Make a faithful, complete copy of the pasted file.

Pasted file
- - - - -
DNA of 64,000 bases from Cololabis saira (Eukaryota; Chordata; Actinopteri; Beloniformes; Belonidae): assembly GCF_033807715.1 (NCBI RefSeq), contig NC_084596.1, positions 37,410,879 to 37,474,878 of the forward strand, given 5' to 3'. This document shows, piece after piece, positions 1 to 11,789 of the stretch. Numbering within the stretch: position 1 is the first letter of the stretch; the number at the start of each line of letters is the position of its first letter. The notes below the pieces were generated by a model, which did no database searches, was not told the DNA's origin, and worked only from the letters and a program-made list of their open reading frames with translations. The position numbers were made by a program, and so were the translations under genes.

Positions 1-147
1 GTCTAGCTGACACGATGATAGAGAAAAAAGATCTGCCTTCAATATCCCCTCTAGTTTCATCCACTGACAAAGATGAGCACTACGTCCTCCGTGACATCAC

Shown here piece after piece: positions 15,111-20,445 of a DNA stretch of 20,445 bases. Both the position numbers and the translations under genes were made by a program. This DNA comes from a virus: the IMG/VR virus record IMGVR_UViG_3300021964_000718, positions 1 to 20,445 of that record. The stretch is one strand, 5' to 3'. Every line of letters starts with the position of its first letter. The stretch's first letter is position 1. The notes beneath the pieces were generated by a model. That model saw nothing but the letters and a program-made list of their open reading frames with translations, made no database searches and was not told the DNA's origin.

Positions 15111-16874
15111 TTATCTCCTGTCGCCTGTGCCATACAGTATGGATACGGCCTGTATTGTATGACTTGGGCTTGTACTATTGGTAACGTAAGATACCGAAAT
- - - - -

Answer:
DNA of 64,000 bases from Cololabis saira (Eukaryota; Chordata; Actinopteri; Beloniformes; Belonidae): assembly GCF_033807715.1 (NCBI RefSeq), contig NC_084596.1, positions 37,410,879 to 37,474,878 of the forward strand, given 5' to 3'. This document shows, piece after piece, positions 1 to 11,789 of the stretch. Numbering within the stretch: position 1 is the first letter of the stretch; the number at the start of each line of letters is the position of its first letter. The notes below the pieces were generated by a model, which did no database searches, was not told the DNA's origin, and worked only from the letters and a program-made list of their open reading frames with translations. The position numbers were made by a program, and so were the translations under genes.

Positions 1-147
1 GTCTAGCTGACACGATGATAGAGAAAAAAGATCTGCCTTCAATATCCCCTCTAGTTTCATCCACTGACAAAGATGAGCACTACGTCCTCCGTGACATCAC

Shown here piece after piece: positions 15,111-20,445 of a DNA stretch of 20,445 bases. Both the position numbers and the translations under genes were made by a program. This DNA comes from a virus: the IMG/VR virus record IMGVR_UViG_3300021964_000718, positions 1 to 20,445 of that record. The stretch is one strand, 5' to 3'. Every line of letters starts with the position of its first letter. The stretch's first letter is position 1. The notes beneath the pieces were generated by a model. That model saw nothing but the letters and a program-made list of their open reading frames with translations, made no database searches and was not told the DNA's origin.

Positions 15111-16874
15111 TTATCTCCTGTCGCCTGTGCCATACAGTATGGATACGGCCTGTATTGTATGACTTGGGCTTGTACTATTGGTAACGTAAGATACCGAAAT